It will be proper to define St. Anthony’s place, and to explain his influence in the history of Christian monachism. He probably was not the first Christian hermit; it is more reasonable to believe that, however little historical St Jerome’s “Vita Pauli” may be, some kernel of fact underlies the story (Butler, op. cit., Pat I, 231,232), but Paul’s existence was wholly unknown till long after Anthony had become the recognized leader of Christian hermits. Nor was St Anthony a great legislator and organizer of monks, like his younger contemporary Pachomius: for, though Pachomius’s first foundations were probably some ten or fifteen years later than Anthony’s coming forth from his retreat at Pispir, it cannot be shown that Pachomius was directly influenced by Anthony, indeed his institute ran on quite different lines. And yet it is abundantly evident that from the middle of the fourth century throughout Egypt, as elsewhere, and among the Pachomian monks themselves, St Anthony was looked upon as the founder and father of Christian monachism. This great position was no doubt due to his commanding personality and high character, qualities that stand out clearly in all the records of him that have come down. The best study of his character is Newman’s in the “Church of the Fathers” (reprinted in “Historical Sketches”). The following is his estimate: “His doctrine surely was pure and unimpeachable; and his temper is high and heavenly, without cowardice, without gloom, without formality, without self-complacency. Superstition is abject and crouching, it is full of thoughts of guilt; it distrusts God, and dreads the powers of evil. Anthony at least had nothing of this, being full of confidence, divine peace, cheerfulness, and valorousness, be he (as some men may judge) ever so much an enthusiast” (op.cit., Anthony in Conflict). Full of enthusiasm he was, but it did not make him fanatical or morose; his urbanity and gentleness, his moderation and sense stand out in many of the stories related of him. Abbot Moses in Cassian (Coll. II) says he had heard Anthony maintaining that of all virtues discretion was the most essential for attaining perfection; and the little known story of Eulogius and the Cripple, preserved in the Lausiac History (xxi), illustrates the kind of advice and direction he gave to those who sought his guidance.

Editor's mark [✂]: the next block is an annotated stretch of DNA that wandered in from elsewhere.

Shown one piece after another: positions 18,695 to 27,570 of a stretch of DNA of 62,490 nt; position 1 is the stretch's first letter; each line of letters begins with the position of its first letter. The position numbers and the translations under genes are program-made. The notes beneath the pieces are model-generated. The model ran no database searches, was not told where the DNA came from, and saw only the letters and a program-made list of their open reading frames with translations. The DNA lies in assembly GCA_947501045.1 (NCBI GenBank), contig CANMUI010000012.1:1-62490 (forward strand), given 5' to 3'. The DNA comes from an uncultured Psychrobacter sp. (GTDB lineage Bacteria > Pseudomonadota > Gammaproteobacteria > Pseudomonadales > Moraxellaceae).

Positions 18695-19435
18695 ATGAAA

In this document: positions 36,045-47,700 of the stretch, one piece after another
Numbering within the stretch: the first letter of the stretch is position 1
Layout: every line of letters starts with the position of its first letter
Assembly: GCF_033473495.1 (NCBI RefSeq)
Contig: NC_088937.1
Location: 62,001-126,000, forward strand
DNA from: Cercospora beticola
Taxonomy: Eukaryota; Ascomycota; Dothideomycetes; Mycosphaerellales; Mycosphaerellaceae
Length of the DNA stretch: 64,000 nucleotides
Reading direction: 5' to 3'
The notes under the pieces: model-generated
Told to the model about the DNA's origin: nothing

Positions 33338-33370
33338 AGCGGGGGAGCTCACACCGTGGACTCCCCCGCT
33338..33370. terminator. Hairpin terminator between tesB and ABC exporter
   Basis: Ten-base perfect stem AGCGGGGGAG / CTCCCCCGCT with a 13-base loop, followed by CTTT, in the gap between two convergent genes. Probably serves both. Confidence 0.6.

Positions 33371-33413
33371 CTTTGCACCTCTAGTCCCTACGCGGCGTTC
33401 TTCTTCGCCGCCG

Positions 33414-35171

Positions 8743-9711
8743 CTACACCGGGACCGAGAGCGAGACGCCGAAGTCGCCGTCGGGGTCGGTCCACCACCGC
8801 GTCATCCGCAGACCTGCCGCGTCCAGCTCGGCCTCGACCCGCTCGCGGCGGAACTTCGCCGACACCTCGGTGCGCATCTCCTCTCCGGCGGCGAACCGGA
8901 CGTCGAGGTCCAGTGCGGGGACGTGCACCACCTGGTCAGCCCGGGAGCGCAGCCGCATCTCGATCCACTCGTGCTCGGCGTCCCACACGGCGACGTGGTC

The monasticism established under St Anthony’s direct influence became the norm in Northern Egypt, from Lycopolis (Asyut) to the Mediterranean. In contradistinction to the fully coenobitical system, established by Pachomius in the South, it continued to be of a semi-eremitical character, the monks living commonly in separate cells or huts, and coming together only occasionally for church services; they were left very much to their own devices, and the life they lived was not a community life according to rule, as now understood (see Butler, op. cit., Part I, 233-238). This was the form of monastic life in the deserts of Nitria and Scete, as portrayed by Palladius and Cassian. Such groups of semi-independent hermitages were later on called Lauras, and have always existed in the East alongside of the Basilian monasteries; in the West St Anthony’s monachism is in some measure represented by the Carthusians. Such was St Anthony’s life and character, and such his role in Christian history. He is justly recognized as the father not only of monasticism, strictly so called, but of the technical religious life in every shape and form. Few names have exercised on the human race an influence more deep and lasting, more widespread, or on the whole more beneficent.